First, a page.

The ACT Government has announced a welcome “stimulus package” for the Canberra property and construction sector. Development obstacles and costs have been reviewed, and a number of changes have now been either implemented or foreshadowed to encourage new investment and new construction. The ACT property industry has been crying out for the right signals from the Government for some time now, and the intention and hope of these changes is that they will allow developers increased flexibility and reduced costs associated with their projects.
This Property Reporter explains:
- planned fast-tracking of major projects;
- remissions offered on lease variation charges;
- reduction of commence and complete fees;
- expanded powers of ACTPLA to consent to a transfer of land subject to unfulfilled development covenants; and
- abolition of duty on long-term commercial leases.
A new deal for major projects
The Government has promised to cut building and construction industry red tape by introducing fast-track priority measures for major projects.Legislation was recently placed before the Assembly to enable the Government to identify “special precinct areas” and “priority community projects” that bring about high public benefit. This would be done by technical amendment to the Territory Plan. The proposed new legislation will allow the Minister to declare that the Heritage Act 2004 and the Tree Protection Act 2005 do not apply to development approvals, and prohibit third party appeals on land in special precinct areas. These moves will provide more certainty for developers and speed up the development process.
Other proposed changes include:
- allowing developers to lodge a development application on the basis that it complies with a draft Territory Plan variation that has been publicly notified (notwithstanding that the variation does not have interim effect) thereby allowing the two procedures to go forward in parallel instead of one after the other;
- allowing an Environmental Impact Statement to be lodged, notified, and assessed concurrently with a development application, instead of requiring it to be dealt with as part of the public consultation process beforehand;
- enabling the Minister to declare that the Heritage Act 2004 and the Tree Protection Act 2005 have restricted operation in a special precinct area.
It is yet to be seen what sort of projects the Government would seek to classify as being of “major public importance”, however the Planning and Development (Project Facilitation) Amendment Bill 2014 provides some guidance. Projects that may be declared include those that would achieve a substantial public benefit, and would be of major economic, social, cultural or environmental significance to the Territory.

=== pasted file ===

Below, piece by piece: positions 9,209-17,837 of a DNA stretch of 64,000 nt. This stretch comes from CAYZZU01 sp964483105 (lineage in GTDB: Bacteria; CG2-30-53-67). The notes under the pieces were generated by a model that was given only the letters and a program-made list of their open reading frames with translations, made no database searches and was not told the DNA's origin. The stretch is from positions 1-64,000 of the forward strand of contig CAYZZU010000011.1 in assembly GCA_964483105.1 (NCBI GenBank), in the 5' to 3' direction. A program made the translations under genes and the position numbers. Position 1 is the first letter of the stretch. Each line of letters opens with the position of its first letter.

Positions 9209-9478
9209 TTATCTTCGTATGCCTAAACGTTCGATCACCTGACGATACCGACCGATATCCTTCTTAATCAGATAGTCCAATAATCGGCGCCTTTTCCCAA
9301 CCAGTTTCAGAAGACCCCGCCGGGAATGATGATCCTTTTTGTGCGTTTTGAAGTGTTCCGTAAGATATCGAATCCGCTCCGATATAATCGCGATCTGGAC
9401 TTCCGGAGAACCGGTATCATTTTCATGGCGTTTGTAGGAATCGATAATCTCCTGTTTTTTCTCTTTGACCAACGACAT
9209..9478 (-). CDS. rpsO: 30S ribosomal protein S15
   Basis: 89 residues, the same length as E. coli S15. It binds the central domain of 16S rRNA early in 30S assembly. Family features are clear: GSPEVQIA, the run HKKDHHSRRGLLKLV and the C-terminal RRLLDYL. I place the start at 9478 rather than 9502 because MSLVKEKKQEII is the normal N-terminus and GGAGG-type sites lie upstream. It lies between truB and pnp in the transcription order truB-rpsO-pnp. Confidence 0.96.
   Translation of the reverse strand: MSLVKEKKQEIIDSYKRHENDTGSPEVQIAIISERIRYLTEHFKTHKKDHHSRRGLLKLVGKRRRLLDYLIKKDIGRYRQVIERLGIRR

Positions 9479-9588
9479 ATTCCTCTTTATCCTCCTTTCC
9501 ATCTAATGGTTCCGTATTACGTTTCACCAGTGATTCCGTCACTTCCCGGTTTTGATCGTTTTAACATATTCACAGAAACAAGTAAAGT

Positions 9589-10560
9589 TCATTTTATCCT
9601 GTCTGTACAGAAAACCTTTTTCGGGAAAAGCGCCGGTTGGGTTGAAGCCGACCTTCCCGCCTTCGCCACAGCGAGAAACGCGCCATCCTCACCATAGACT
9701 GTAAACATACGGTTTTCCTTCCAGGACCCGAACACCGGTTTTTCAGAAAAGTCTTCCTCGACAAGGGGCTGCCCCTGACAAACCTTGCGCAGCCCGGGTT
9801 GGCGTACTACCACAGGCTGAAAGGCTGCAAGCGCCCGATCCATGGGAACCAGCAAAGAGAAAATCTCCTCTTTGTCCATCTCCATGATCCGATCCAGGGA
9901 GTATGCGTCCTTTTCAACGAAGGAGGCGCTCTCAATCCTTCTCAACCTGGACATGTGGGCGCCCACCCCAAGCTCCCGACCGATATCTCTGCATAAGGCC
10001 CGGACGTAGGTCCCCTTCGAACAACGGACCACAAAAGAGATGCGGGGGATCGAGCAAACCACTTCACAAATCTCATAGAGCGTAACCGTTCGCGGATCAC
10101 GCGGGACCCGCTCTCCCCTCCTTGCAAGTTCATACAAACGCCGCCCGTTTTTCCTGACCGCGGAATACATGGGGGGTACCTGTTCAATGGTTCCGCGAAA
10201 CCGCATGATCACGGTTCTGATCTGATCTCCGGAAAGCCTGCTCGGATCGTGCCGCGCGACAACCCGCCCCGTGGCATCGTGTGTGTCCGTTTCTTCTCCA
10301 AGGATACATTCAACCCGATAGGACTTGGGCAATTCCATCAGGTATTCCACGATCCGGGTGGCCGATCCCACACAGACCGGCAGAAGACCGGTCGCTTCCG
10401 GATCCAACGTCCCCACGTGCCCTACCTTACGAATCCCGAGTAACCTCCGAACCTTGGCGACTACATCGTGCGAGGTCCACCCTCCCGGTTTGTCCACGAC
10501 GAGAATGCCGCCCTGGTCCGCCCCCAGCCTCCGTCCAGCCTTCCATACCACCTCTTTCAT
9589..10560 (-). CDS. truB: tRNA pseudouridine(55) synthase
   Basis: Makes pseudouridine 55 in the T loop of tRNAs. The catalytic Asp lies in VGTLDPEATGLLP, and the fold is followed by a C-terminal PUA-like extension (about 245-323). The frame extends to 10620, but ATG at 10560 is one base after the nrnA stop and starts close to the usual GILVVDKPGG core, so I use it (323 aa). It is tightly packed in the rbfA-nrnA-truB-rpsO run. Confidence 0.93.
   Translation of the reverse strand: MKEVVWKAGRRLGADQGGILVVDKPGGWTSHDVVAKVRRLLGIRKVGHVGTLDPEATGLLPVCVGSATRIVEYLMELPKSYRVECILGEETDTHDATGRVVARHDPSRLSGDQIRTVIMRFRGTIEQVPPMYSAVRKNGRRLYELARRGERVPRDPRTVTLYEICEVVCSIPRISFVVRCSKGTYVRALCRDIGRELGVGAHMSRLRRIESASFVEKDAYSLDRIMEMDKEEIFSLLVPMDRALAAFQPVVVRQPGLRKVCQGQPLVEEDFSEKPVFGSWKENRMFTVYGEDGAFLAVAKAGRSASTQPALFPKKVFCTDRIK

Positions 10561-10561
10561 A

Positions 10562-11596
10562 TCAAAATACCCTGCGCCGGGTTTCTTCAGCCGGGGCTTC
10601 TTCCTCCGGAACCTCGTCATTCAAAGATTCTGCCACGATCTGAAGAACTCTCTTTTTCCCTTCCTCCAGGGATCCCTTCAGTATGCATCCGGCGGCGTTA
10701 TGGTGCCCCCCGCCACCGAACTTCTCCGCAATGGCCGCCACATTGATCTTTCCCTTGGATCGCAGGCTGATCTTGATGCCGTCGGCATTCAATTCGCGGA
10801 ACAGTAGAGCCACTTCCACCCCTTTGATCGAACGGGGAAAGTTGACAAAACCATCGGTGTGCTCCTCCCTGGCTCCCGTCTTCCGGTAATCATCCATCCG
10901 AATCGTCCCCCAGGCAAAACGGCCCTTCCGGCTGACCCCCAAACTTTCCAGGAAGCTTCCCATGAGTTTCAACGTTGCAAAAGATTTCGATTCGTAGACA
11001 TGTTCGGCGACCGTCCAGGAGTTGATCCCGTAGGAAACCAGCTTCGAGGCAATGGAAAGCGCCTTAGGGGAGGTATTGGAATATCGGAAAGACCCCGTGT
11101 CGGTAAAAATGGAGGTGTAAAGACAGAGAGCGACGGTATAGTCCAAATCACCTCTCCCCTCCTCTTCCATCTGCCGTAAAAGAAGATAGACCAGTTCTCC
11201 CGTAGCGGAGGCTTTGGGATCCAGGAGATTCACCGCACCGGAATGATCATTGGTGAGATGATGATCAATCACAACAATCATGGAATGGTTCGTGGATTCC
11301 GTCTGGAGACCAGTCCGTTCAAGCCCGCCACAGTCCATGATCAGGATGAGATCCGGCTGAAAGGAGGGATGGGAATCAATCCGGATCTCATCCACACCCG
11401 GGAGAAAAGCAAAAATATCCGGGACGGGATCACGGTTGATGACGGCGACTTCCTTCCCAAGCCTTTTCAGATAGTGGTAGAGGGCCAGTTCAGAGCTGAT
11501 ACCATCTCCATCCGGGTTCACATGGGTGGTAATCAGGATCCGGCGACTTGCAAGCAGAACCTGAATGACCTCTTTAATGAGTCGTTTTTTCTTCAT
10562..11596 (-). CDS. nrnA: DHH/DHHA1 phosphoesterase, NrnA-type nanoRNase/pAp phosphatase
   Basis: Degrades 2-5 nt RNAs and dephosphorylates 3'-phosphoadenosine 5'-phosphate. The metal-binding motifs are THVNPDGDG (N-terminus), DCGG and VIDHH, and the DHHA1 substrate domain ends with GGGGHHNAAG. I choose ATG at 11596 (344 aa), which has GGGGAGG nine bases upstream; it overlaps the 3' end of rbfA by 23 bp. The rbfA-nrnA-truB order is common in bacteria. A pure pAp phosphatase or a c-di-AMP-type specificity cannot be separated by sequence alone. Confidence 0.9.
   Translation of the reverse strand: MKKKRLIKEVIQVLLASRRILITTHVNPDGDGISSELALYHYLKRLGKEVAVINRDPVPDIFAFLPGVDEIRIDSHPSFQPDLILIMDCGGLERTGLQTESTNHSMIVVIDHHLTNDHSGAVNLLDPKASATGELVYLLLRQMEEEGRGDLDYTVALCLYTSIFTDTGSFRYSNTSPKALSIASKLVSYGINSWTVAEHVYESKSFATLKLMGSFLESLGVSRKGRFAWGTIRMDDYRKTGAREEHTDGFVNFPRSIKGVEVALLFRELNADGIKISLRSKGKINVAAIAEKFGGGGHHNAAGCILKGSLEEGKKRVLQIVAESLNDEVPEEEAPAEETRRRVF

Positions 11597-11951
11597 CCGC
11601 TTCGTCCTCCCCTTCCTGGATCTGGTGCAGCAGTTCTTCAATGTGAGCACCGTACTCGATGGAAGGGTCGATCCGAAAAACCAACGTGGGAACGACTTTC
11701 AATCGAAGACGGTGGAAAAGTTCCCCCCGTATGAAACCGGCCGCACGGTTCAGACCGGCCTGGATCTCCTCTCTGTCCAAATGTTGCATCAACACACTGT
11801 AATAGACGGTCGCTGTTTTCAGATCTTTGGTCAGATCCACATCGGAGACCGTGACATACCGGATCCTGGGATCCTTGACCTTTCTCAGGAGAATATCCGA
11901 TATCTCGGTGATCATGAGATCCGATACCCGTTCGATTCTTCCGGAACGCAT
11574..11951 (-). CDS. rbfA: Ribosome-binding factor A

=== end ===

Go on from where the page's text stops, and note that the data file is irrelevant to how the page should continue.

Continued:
LVCs - less “pick-pocketing” by the Government
Crown lessees in the ACT have to pay to change their Crown leases. Charges are levied on variations such as these:
- adding additional, alternative or higher value uses;
- increasing the gross floor area of buildings;
- subdividing a single block of land into two or more blocks of land;
- consolidating two or more blocks of land into a single block of land; and
- varying other conditions in a lease which enhance the value of the lease.
Interstate investors and developers have a lot of difficulty accepting that the ACT Government can take (“pick-pocket”) something that would be considered in other jurisdictions to be their rightful reward for property speculation. Local developers are more accustomed to these charges, but still see them as being a heavy cost that adds to the risk of their developments. The severity of the charge – known as the “LVC” – has been roundly criticized. The local Opposition party has gone so far as to declare that “banks won’t lend against [developments] because the lease variation charge changes the numbers so much”.
As part of the economic stimulus package, the Government has announced that there will be changes to the LVC. Although a bill is yet to be presented to the Legislative Assembly, official government announcements have been made to the effect that remissions of 25% will be offered in an effort to boost the Canberra construction industry, and that a further 25% remission may be available for developers that use sustainable design and adaptable housing standards. The Government has promised that the remissions will apply to all eligible cases assessed from 6 March 2014 to 6 March 2016.